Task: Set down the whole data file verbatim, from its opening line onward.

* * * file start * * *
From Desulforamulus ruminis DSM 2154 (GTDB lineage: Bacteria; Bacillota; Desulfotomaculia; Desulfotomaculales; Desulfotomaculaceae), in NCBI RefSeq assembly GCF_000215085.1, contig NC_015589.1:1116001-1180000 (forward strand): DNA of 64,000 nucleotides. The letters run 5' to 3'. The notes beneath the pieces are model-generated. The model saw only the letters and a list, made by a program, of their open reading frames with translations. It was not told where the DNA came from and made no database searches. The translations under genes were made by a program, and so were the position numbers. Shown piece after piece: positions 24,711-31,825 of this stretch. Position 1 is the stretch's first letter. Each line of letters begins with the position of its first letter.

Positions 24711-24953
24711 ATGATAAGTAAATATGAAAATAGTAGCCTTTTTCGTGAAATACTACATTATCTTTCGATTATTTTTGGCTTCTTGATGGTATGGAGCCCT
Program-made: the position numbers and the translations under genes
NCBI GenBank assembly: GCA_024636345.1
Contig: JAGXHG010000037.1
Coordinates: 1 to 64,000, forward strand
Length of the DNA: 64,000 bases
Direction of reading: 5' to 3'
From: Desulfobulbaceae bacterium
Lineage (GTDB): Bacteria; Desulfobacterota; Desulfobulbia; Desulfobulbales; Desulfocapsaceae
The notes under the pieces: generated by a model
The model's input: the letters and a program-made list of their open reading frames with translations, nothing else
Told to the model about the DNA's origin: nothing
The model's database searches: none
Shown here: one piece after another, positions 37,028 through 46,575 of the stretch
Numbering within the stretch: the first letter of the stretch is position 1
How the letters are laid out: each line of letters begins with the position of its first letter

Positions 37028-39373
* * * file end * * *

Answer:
From Desulforamulus ruminis DSM 2154 (GTDB lineage: Bacteria; Bacillota; Desulfotomaculia; Desulfotomaculales; Desulfotomaculaceae), in NCBI RefSeq assembly GCF_000215085.1, contig NC_015589.1:1116001-1180000 (forward strand): DNA of 64,000 nucleotides. The letters run 5' to 3'. The notes beneath the pieces are model-generated. The model saw only the letters and a list, made by a program, of their open reading frames with translations. It was not told where the DNA came from and made no database searches. The translations under genes were made by a program, and so were the position numbers. Shown piece after piece: positions 24,711-31,825 of this stretch. Position 1 is the stretch's first letter. Each line of letters begins with the position of its first letter.

Positions 24711-24953
24711 ATGATAAGTAAATATGAAAATAGTAGCCTTTTTCGTGAAATACTACATTATCTTTCGATTATTTTTGGCTTCTTGATGGTATGGAGCCCT
Program-made: the position numbers and the translations under genes
NCBI GenBank assembly: GCA_024636345.1
Contig: JAGXHG010000037.1
Coordinates: 1 to 64,000, forward strand
Length of the DNA: 64,000 bases
Direction of reading: 5' to 3'
From: Desulfobulbaceae bacterium
Lineage (GTDB): Bacteria; Desulfobacterota; Desulfobulbia; Desulfobulbales; Desulfocapsaceae
The notes under the pieces: generated by a model
The model's input: the letters and a program-made list of their open reading frames with translations, nothing else
Told to the model about the DNA's origin: nothing
The model's database searches: none
Shown here: one piece after another, positions 37,028 through 46,575 of the stretch
Numbering within the stretch: the first letter of the stretch is position 1
How the letters are laid out: each line of letters begins with the position of its first letter

Positions 37028-39373